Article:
After the legislator failed to react to the so-called time clock ruling from 2019, the Federal Labor Court (BAG) now dealt with the issue of recording working time again. The result: a landmark ruling with a lot of uncertainties.
Previous rules for time recording
In the so-called time clock ruling, the European Court of Justice (ECJ) already stated in May 2019 that member states must set up a system for recording working hours. In Germany, however, employers are not yet obliged to document the exact working hours of employees. However, there are exceptions for certain occupational groups and industries. These mainly serve to prevent undeclared work and protect employees from exploitation.
Decision of the Federal Labor Court (BAG)
In a landmark ruling, the BAG has now determined that there is a general obligation to record working hours. In doing so, it refers to the time clock ruling of the ECJ. The BAG ruling is expected to affect all employees in Germany. This is particularly difficult in areas where employees work in a so-called trust-based working time model or even in a home office.
No more home office?
Flexible working and working from a home office have been increasing strongly since Corona at the latest. Critics of the BAG ruling now fear that the obligation to record time will make this impossible. However, the German Federation of Trade Unions makes it clear that recording working time must not be equated with presence in a place like the office and therefore considers the criticism to be a "ghost debate". Rather, employers would have to pay more attention to maximum working hours and rest periods.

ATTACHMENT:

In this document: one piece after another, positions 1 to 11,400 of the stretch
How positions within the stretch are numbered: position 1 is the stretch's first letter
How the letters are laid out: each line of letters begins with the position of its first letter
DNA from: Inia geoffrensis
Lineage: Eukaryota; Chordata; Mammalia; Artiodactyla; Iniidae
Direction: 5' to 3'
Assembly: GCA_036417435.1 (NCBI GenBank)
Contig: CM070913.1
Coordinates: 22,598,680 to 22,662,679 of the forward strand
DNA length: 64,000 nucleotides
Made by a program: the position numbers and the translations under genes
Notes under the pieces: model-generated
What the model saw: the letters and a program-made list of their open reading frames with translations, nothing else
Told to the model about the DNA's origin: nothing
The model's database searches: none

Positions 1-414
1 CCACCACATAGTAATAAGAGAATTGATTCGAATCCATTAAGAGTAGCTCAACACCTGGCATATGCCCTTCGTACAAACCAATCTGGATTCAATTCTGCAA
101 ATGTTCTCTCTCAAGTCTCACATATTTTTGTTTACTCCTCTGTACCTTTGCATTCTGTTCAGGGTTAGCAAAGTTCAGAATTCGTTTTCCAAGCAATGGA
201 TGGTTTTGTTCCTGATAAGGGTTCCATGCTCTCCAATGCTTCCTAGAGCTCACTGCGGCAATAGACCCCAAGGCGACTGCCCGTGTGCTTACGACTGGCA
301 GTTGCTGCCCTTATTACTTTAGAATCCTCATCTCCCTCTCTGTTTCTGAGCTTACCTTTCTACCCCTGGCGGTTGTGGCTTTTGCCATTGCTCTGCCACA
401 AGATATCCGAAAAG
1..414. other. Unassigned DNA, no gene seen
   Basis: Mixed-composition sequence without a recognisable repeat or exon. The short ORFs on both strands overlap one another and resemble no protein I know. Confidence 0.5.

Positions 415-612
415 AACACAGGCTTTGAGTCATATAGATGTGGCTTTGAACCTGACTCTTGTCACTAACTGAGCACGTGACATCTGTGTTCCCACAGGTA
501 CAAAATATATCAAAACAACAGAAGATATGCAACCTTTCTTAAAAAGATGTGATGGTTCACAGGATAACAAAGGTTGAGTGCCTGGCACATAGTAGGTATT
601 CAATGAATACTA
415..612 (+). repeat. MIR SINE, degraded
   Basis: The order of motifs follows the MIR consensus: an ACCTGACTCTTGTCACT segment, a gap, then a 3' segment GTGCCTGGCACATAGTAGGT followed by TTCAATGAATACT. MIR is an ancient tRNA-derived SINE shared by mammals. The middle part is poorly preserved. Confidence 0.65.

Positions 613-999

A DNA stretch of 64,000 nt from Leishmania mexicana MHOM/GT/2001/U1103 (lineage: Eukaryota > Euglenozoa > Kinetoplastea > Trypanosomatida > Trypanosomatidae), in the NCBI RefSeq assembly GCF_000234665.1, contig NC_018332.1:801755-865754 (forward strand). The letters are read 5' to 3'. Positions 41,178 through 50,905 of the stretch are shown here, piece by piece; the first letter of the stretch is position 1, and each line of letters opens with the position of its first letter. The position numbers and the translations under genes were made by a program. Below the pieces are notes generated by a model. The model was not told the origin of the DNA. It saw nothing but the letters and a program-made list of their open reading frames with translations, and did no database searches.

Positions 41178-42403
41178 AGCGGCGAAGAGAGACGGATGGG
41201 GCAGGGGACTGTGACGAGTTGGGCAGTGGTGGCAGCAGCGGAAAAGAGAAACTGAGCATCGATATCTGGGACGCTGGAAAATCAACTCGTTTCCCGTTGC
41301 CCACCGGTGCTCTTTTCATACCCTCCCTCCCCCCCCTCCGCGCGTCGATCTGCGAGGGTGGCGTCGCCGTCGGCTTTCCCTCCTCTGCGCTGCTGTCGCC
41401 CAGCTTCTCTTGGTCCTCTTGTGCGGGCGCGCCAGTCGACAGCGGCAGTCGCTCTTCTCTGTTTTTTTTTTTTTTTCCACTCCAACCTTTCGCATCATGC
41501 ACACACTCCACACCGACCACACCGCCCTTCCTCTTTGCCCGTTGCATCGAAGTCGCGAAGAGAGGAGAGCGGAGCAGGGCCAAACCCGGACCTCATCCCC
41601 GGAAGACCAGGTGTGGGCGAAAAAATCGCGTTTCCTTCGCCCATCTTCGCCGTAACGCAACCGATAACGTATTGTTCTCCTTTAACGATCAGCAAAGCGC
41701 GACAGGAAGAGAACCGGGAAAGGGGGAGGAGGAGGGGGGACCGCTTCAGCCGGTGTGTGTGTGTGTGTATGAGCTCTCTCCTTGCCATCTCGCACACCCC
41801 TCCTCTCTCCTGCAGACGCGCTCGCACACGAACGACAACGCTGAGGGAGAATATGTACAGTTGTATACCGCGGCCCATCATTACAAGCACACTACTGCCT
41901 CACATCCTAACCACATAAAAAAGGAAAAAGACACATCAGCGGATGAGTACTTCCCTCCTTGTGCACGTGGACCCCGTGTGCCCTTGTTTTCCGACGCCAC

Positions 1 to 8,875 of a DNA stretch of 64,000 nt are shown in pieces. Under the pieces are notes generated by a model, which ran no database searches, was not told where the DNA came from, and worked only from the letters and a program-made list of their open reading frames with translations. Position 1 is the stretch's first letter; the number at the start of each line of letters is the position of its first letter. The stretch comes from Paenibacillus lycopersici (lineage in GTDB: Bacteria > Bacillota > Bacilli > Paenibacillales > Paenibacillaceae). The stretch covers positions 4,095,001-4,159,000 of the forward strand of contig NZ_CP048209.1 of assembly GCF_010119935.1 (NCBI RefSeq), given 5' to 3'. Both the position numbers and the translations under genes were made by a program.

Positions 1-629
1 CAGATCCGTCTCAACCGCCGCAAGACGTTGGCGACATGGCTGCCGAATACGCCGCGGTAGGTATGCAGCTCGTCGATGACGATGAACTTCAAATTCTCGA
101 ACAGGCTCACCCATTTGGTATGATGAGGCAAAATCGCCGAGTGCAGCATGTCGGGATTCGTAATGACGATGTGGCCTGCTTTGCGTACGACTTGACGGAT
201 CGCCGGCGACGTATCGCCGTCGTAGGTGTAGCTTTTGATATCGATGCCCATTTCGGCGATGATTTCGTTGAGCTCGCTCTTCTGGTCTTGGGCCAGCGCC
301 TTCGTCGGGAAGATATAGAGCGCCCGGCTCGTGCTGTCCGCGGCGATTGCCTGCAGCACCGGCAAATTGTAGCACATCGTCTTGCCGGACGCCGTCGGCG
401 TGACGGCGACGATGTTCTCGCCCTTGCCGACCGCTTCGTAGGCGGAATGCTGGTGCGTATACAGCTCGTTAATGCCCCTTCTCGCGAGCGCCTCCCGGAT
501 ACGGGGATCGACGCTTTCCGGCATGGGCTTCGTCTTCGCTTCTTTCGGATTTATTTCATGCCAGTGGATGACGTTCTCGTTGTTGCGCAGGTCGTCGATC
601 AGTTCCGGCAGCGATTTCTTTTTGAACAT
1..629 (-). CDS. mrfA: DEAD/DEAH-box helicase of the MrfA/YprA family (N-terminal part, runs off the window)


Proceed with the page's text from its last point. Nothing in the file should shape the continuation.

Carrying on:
In addition, the ruling so far only clarifies that there must be time recording. It remains to be seen how this must be designed. Here, we will have to wait for the German legislator and then for the concrete design by the respective employers. Accordingly, there is no deadline for employers to implement a time recording system.
How does politics react?
The ruling of the Federal Labor Court has once again increased the pressure on German lawmakers to regulate time recording. The latter must now create a legal framework for a time recording model.
The Federal Ministry of Labor and Social Affairs states that it will first wait for the reasons for the ruling and review them. The BAG will probably make this reasoning public in November.
Flexible working time models should continue to be possible in any case. The exact form this will take remains to be seen.
In addition to protecting employers from exploitation, however, strict recording of working hours also means that employers have close insight into working hours and increased control of employees. This raises concerns not only under labor law but also under data protection law. After all, personal data of employees is also collected during time recording. At the latest, if the recording can be used to create profiles of individual employees, the model may be in breach of data protection.
For information on the data protection-compliant design of digital time recording, see here more.
The data protection officer is therefore also an important partner when it comes to designing working time recording models in line with data protection requirements.
Even though the BAG's ruling is described as a landmark decision, it actually raises more questions than it answers. The demands on the legislator that need to be met are high and diverse. The challenge is to find a regulation that complies with data protection law and labor law while remaining home-office compatible and open to other trust-based time models. It remains to be seen how this will be achieved.
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